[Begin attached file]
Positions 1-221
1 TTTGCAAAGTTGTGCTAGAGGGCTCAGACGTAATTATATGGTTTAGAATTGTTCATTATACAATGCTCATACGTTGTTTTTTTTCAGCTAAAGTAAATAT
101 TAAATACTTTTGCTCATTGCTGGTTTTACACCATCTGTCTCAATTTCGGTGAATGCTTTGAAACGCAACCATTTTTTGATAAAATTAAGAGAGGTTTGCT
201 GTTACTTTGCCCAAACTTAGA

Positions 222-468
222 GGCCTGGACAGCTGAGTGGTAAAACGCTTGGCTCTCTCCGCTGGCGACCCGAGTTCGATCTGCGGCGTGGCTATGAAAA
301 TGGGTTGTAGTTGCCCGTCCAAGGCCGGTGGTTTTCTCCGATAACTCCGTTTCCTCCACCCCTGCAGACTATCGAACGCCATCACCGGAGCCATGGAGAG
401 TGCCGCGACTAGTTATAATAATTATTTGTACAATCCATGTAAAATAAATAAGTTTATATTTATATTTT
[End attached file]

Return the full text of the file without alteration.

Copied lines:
Positions 1-221
1 TTTGCAAAGTTGTGCTAGAGGGCTCAGACGTAATTATATGGTTTAGAATTGTTCATTATACAATGCTCATACGTTGTTTTTTTTCAGCTAAAGTAAATAT
101 TAAATACTTTTGCTCATTGCTGGTTTTACACCATCTGTCTCAATTTCGGTGAATGCTTTGAAACGCAACCATTTTTTGATAAAATTAAGAGAGGTTTGCT
201 GTTACTTTGCCCAAACTTAGA

Positions 222-468
222 GGCCTGGACAGCTGAGTGGTAAAACGCTTGGCTCTCTCCGCTGGCGACCCGAGTTCGATCTGCGGCGTGGCTATGAAAA
301 TGGGTTGTAGTTGCCCGTCCAAGGCCGGTGGTTTTCTCCGATAACTCCGTTTCCTCCACCCCTGCAGACTATCGAACGCCATCACCGGAGCCATGGAGAG
401 TGCCGCGACTAGTTATAATAATTATTTGTACAATCCATGTAAAATAAATAAGTTTATATTTATATTTT